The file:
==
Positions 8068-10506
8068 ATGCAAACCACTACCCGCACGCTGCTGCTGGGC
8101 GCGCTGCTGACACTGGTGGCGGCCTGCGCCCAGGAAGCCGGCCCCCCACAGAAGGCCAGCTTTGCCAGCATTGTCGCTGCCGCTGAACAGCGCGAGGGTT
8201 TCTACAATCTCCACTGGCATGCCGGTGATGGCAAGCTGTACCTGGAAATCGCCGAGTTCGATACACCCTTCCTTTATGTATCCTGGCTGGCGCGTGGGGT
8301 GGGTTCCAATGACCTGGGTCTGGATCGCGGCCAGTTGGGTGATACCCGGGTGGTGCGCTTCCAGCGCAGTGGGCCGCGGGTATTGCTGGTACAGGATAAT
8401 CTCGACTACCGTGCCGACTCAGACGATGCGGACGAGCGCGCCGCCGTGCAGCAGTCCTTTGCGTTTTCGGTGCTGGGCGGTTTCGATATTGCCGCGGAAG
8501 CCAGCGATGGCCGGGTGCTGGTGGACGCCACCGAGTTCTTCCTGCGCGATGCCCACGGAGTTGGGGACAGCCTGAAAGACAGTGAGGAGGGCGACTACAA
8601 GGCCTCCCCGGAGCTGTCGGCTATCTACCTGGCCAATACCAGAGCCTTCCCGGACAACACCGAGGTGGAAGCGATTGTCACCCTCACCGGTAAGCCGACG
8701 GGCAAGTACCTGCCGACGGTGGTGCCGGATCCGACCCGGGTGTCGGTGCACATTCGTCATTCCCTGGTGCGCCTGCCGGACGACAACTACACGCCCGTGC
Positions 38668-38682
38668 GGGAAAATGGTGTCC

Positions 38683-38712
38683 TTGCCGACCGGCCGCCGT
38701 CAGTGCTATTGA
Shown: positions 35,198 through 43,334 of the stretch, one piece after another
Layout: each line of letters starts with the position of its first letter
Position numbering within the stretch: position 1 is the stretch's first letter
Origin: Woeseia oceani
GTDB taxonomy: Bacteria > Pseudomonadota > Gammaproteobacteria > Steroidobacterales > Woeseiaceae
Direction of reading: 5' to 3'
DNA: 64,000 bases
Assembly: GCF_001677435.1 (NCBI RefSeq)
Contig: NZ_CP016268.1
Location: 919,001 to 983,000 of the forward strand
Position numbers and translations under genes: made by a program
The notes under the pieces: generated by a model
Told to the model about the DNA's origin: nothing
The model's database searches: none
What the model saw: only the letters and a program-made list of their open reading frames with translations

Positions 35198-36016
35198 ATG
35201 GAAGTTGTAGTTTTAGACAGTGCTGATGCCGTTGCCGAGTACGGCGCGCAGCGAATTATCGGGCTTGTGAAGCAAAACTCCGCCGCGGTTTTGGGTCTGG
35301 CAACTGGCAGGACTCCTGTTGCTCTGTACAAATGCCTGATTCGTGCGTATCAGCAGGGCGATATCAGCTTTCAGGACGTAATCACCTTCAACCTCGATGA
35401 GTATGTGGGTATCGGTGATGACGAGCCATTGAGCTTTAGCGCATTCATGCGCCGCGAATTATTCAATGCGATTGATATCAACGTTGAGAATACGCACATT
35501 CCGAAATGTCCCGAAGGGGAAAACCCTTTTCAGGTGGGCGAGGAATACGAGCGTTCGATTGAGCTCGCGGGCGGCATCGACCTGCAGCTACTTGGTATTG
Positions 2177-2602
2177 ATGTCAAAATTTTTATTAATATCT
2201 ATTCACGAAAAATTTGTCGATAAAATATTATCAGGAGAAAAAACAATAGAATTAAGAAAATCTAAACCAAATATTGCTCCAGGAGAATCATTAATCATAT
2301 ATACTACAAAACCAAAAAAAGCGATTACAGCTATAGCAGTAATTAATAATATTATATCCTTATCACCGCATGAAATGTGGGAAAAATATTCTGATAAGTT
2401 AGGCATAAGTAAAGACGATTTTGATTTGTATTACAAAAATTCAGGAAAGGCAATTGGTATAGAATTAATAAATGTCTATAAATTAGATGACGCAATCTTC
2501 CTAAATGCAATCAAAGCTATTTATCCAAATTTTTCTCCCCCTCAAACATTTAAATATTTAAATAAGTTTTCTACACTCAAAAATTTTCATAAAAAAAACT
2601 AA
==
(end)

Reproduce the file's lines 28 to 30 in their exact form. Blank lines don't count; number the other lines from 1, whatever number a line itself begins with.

The model's database searches: none
What the model saw: only the letters and a program-made list of their open reading frames with translations

Positions 35198-36016